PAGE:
# Tuesday, 11 September 2012

Last week, I demonstrated how to embed code directly into a SQL Server Reporting Service (SSRS) report.

In this article, I will explain how to reference code in an external assembly from an SSRS report. The basic steps are

  1. Create External Code
  2. Create Unit Tests
  3. Deploy the assembly to the Report Server
  4. Add a reference to the assembly
  5. Call external functions in Expression Editor
  6. Deploy Report

Create External Code

The first step is to create and compile the external code. The project type will be a Class Library and you will add a public class with a public static method. This code can be in C#, Visual Basic, or F#.
A sample is shown below in Listing 1.

using System;

namespace ReportFunctions
{
    public class ReportLib
    {
        public static string FormatAs2Digits(decimal? input)
        {
            if (input == null)
                return "N/A";
            else
                return String.Format("{0:##,##0.00;(##,##0.00)}", input);
        }

    }
}
Listing 1

Compile this code in Release mode

Create Unit Tests

It's a good idea to create unit tests around this code because it can be difficult to test it on the Report Server.
At a minimum, write tests that mimic how you expect to call the function within your reports.

Deploy Assembly to Report Server

In order to use the functions, you must deploy the compiled DLL to the report server. You can either create a Setup  project to create an MSI package or you can simply copy the DLL to the drive where SQL Server Reporting Services is installed in the following folder on the SQL Server installation drive:

\Program Files\Microsoft SQL Server\Instance_Name\Reporting Services\ReportServer\bin

where Instance_Name is the name of the instance of SQL Server on which SSRS is running.

Add a reference to the assembly

Open your Report project and open the report that will call the custom function. From the menu, select Report | Report Properties. Select the References tab (Fig. 1).


Fig. 1 – “Reference” tab of Report Properties

Browse to select the deployed assembly containing the code you want to call.

After adding the reference, you will need to compile the Report project before you  can use the assembly functions. To compile the report, select Buld | Build Solution from the menu.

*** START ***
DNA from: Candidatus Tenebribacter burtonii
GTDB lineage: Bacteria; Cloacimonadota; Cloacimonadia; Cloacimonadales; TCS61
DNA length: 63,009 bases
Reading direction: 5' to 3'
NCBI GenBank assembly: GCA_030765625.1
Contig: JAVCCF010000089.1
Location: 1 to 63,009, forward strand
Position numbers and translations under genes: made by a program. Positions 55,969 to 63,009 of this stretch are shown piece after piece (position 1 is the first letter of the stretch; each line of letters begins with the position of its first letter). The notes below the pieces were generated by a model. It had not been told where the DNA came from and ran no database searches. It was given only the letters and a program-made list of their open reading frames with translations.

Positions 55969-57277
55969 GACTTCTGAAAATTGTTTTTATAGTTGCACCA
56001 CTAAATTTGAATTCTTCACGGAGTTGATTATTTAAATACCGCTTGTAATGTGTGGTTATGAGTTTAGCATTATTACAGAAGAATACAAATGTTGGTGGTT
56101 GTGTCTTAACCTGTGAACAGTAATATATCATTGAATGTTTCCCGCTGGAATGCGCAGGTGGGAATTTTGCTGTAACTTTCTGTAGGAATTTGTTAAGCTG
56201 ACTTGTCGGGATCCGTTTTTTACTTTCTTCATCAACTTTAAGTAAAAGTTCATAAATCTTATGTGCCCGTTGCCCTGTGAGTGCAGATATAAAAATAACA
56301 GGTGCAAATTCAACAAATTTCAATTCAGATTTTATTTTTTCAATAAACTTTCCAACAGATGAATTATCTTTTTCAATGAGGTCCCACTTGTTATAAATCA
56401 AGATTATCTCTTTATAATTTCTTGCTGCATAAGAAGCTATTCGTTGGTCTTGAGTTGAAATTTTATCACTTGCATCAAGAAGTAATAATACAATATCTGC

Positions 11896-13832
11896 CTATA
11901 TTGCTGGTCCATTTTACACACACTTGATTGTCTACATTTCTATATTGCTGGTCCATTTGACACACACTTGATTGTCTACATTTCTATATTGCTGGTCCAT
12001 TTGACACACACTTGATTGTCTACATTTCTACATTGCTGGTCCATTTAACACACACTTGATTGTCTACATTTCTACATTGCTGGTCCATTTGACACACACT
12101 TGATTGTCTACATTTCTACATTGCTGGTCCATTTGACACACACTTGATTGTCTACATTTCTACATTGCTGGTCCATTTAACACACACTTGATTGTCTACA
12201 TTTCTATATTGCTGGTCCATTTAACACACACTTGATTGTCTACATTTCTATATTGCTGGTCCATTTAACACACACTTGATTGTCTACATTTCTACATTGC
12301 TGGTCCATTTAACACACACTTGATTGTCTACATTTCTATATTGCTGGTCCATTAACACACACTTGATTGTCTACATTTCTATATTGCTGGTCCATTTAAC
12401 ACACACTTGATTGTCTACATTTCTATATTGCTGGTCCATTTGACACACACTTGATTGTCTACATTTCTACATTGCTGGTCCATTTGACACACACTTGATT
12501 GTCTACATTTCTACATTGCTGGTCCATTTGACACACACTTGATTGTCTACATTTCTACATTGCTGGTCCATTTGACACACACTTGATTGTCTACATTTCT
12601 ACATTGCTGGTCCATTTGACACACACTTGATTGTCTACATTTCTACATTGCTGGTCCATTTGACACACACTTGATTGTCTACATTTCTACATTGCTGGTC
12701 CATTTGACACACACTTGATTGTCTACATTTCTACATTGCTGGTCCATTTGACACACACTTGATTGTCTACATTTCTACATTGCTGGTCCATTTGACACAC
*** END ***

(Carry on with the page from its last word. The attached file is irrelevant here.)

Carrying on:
Call external functions in Expression Editor

Open an expression editor and call a function in the external assembly. You will need to include the entire namespace and classname. In our example, this be

An example is shown in Fig. 2.


Fig. 2 – Expression Editor

You can test that the expression works by clicking the Preview tab of the report.

Deploy Report

The final step is to deploy the report. Assuming you have permissions on the Report Server and the report sever is set in the project properties, the easiest way to deploy is to right-click the report in the Solution Explorer and select Deploy.

Now you can test the report and the function on the Report Server.

Conclusion

In this article, we described how to call code in an external assembly from a SQL Server Reporting Services report.

.Net | SQL Server | SSRS
Wednesday, 02 January 2013 22:41:10 (GMT Standard Time, UTC+00:00)
Why don't you try this? Use SQL Profiler to trace what happens when you click Refresh Fields in SSRS. Take the trace ouutpt and run it in SQL Server Management Studio. If no result set is returned (i.e. the ouutpt is completely empty—no data rows, no column headers, nothing), then there is a query issue. If a result set is returned, you're likely dealing with an SSRS issue.Once we've determined where the problem lies, it should be easier to determine if/how we can troubleshoot it further.
Friday, 04 January 2013 13:13:22 (GMT Standard Time, UTC+00:00)
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Wednesday, 03 April 2013 09:40:22 (GMT Daylight Time, UTC+01:00)
What version of SQL Server is this for?
Warren
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